COMMUNITY testing for people without symptoms will be available in East Lancashire from next week in a bid to stop new Covid-19 cases in the county.

The tests will be available for people who are asymptomatic, but are still infectious, to try and help find cases who could be spreading the virus without knowing.

In Blackburn with Darwen, 24 adult social care staff have been trained to carry out the analysis of lateral flow tests and are delivering regular staff testing initially across four teams - Home First, Respite Care, Day Services and Re-ablement.

It is unknown yet where or when exactly these tests will be rolled but more details are expected to be announced in the coming days and weeks about how people can access these tests in the county.

The programme is being co-ordinated by the Lancashire Resilience Forum (LRF) and involves logistics support from the army.

Chair of the LRF, Angie Ridgwell said: "By testing people who aren’t showing symptoms, we can help to reduce the spread of infection in Lancashire. We’ll be increasing the number of tests over the coming weeks, as more venues become involved.

"Across Lancashire, our public sector organisations are working together to support and protect the public by reducing the spread of the virus. A lot of very complex work has already been taking place to understand the testing that we need, ahead of this programme being rolled out.

"It is really important we continue to disrupt the virus, even though we now have a vaccine. It will take time to get everyone vaccinated and while that takes place we remain at risk of getting Coronavirus.

"Testing is still important and remains one of our key defences to tackle the virus. We remind people to keep following the guidance to keep each other safe – hands, face, space."

As part of a pilot programme, similar testing has already been taking place in Lancashire County Council-run day centres, some fire stations and at Myerscough College.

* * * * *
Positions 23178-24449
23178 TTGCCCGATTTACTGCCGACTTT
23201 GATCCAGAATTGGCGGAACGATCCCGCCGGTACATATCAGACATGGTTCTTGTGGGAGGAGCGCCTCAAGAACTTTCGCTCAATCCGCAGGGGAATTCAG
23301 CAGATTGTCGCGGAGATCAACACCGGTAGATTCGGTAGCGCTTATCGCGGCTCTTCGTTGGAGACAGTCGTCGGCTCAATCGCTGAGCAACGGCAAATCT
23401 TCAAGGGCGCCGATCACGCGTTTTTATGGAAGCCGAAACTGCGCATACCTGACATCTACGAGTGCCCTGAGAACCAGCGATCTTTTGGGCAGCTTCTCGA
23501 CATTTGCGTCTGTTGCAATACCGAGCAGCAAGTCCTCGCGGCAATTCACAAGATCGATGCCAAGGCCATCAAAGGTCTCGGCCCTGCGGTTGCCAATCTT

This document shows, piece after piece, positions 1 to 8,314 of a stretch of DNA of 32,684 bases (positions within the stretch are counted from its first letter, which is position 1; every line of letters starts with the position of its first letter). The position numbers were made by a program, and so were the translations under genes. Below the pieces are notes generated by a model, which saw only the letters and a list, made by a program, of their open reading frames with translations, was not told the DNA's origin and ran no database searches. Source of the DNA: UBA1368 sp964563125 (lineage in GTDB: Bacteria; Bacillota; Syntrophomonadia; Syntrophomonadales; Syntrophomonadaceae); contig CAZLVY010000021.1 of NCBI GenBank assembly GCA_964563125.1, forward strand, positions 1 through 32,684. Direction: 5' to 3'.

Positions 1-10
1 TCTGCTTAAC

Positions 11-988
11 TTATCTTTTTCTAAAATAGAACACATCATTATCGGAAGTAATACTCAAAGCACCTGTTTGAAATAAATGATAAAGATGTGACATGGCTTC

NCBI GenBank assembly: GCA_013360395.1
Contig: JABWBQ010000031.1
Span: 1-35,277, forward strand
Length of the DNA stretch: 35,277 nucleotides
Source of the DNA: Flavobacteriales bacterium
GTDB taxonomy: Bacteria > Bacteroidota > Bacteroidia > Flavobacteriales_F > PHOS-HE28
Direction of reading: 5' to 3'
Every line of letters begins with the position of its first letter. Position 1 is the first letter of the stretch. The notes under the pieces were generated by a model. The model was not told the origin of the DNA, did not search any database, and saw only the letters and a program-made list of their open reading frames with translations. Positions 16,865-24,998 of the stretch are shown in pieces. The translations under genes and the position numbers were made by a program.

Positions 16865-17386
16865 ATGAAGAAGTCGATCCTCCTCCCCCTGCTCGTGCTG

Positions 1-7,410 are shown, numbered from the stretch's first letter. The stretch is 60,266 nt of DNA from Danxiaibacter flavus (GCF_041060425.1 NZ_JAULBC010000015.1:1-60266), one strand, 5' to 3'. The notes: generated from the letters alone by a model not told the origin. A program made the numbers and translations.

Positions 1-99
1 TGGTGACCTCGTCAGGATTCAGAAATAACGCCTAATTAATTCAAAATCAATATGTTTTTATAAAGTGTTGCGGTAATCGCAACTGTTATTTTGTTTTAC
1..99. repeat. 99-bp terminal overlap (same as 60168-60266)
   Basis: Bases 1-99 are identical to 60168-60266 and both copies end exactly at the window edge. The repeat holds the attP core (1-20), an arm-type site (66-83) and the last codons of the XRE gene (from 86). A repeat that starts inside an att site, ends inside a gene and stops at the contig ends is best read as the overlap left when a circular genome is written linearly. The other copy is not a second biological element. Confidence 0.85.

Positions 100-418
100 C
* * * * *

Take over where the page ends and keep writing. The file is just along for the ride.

Results for the Lateral Flow Test can be given in around thirty minutes, as they don't need to go to a laboratory for testing and will be rolled out in a similar way to the mass testing scheme trialed in Liverpool.

Up to a third of people with Covid-19 may display no symptoms, but are still infectious and council leaders have emphasised it is vital to find these cases to ensure people are isolating if necessary.

By finding those who are asymptomatic these tests will help to avoid people unknowingly spread the virus, bring infection rates down and council leaders hope it will help bring back some normality for people and businesses.

As in Liverpool, the testing will focus on working with communities and areas with high numbers of infections in order to try to bring infection rates down and help the move to a lower tier of restrictions, with wider public testing is planned as part of the later stages.

Although the tests are not compulsory, people are encouraged to get a test if offered one to help to get peoples lives and the economy in Lancashire back on track.

A sustained programme will be carried out over the next few months, including more local contact tracing, as well as additional support for communities and individuals who are struggling.

If you have symptoms, then you can book a free test by calling 119, book online at or through the government's NHS Covid app.